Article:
A router with this summary address in the routing table will forward any packet having destination IP addresses of 192.168.144.1 through 192.168.159.254.
Only two more summarization examples, then we’ll move on to troubleshooting.
In summarization example 4, Figure 5.13, the Ethernet networks connected to router R1 are being summarized to R2 as 192.168.144.0/20. Which range of IP addresses will R2 forward to R1 according to this summary?

 Summarization example 4


No worries—solving this is easier than it looks initially. The question actually has the summary address listed in it: 192.168.144.0/20. You already know that /20 is 255.255.240.0, which means youve got a block size of 16 in the third octet. Starting at 144, which is also right there in the question, makes the next block size of 16 equal 160. You can’t go above 159 in the third octet, so the IP addresses that will be forwarded are 192.168.144.1 through 192.168.159.254.
Okay, last one. In Figure 5.14, there are five networks connected to router R1. What’s the best summary address to R2?


 Summarization example 5
Ill be honest with you—this is a much harder question than the one in Figure 5.13, so youre going to have to look carefully to see the answer. A good approach here would be to write down all the networks and see if you can find anything in common with all of them:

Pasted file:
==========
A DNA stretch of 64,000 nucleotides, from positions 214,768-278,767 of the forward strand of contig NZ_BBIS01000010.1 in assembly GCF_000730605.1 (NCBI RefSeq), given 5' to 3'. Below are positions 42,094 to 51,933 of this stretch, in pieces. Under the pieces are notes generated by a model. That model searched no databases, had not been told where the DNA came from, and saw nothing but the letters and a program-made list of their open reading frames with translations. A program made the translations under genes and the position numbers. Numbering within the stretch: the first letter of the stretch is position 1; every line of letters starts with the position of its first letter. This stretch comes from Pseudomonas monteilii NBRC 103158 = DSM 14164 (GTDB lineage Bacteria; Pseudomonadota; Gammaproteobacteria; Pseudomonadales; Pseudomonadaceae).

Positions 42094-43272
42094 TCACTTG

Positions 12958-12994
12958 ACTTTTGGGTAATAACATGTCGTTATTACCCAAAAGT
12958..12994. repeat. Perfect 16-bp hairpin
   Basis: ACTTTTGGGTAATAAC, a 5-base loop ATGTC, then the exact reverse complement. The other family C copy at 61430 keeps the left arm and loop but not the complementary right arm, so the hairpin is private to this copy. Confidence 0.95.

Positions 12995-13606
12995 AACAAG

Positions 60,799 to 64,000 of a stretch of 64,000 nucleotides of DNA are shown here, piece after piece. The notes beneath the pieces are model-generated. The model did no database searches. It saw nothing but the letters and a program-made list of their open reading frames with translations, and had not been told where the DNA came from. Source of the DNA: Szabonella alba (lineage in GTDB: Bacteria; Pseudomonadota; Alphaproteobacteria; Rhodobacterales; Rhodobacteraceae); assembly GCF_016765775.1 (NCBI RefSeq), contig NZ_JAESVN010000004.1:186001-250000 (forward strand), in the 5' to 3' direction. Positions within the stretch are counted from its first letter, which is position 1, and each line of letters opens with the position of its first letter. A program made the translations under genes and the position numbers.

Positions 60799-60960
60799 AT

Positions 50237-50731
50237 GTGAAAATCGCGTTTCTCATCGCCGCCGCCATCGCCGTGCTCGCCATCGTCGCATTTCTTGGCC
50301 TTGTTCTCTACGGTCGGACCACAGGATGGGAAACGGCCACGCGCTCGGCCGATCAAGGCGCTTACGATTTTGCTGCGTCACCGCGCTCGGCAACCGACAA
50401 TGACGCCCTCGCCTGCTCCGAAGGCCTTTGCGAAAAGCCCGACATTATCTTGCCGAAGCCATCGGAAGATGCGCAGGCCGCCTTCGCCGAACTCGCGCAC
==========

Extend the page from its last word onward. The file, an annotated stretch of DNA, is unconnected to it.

172.1.4.128/25

172.1.7.0/24

172.1.6.0/24

172.1.5.0/24

172.1.4.0/25

Do you see an octet that looks interesting to you? I do. It’s the third octet. 4, 5, 6, 7, and yes, it’s a block size of 4. So you can summarize 172.1.4.0 using a mask of 255.255.252.0, meaning you would use a block size of 4 in the third octet. The IP addresses forwarded with this summary would be 172.1.4.1 through 172.1.7.254.
To summarize the summarization section, if you’ve nailed down your block sizes, then finding and applying summary addresses and masks is a relatively straightforward task. But youre going to get bogged down pretty quickly if you don’t know what a /20 is or if you can’t count by 16s!


Troubleshooting IP Addressing

Because running into trouble now and then in networking is a given, being able to troubleshoot IP addressing is clearly a vital skill. I’m not being negative here—just realistic. The positive side to this is that if you’re the one equipped with the tools to diagnose and clear up the inevitable trouble, you get to be the hero when you save the day! Even better? You can usually fix an IP network regardless of whether you’re on site or at home!